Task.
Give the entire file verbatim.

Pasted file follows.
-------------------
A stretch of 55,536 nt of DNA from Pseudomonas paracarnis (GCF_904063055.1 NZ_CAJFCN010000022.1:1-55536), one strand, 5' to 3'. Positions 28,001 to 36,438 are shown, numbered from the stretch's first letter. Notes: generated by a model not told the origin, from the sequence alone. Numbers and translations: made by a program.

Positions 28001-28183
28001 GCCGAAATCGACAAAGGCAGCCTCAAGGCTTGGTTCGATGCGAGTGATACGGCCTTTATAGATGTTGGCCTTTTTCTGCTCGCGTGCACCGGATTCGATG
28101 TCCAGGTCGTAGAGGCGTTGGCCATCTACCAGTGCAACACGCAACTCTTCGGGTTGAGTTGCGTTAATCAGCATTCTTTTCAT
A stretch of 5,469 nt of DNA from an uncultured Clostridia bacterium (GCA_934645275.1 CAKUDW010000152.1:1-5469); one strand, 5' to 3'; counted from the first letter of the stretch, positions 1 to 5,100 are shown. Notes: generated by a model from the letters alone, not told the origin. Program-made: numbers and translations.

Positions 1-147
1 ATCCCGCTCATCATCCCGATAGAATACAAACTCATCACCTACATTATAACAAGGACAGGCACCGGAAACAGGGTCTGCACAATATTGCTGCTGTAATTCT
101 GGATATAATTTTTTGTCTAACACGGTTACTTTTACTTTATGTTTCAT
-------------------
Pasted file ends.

A stretch of 55,536 nt of DNA from Pseudomonas paracarnis (GCF_904063055.1 NZ_CAJFCN010000022.1:1-55536), one strand, 5' to 3'. Positions 28,001 to 36,438 are shown, numbered from the stretch's first letter. Notes: generated by a model not told the origin, from the sequence alone. Numbers and translations: made by a program.

Positions 28001-28183
28001 GCCGAAATCGACAAAGGCAGCCTCAAGGCTTGGTTCGATGCGAGTGATACGGCCTTTATAGATGTTGGCCTTTTTCTGCTCGCGTGCACCGGATTCGATG
28101 TCCAGGTCGTAGAGGCGTTGGCCATCTACCAGTGCAACACGCAACTCTTCGGGTTGAGTTGCGTTAATCAGCATTCTTTTCAT
A stretch of 5,469 nt of DNA from an uncultured Clostridia bacterium (GCA_934645275.1 CAKUDW010000152.1:1-5469); one strand, 5' to 3'; counted from the first letter of the stretch, positions 1 to 5,100 are shown. Notes: generated by a model from the letters alone, not told the origin. Program-made: numbers and translations.

Positions 1-147
1 ATCCCGCTCATCATCCCGATAGAATACAAACTCATCACCTACATTATAACAAGGACAGGCACCGGAAACAGGGTCTGCACAATATTGCTGCTGTAATTCT
101 GGATATAATTTTTTGTCTAACACGGTTACTTTTACTTTATGTTTCAT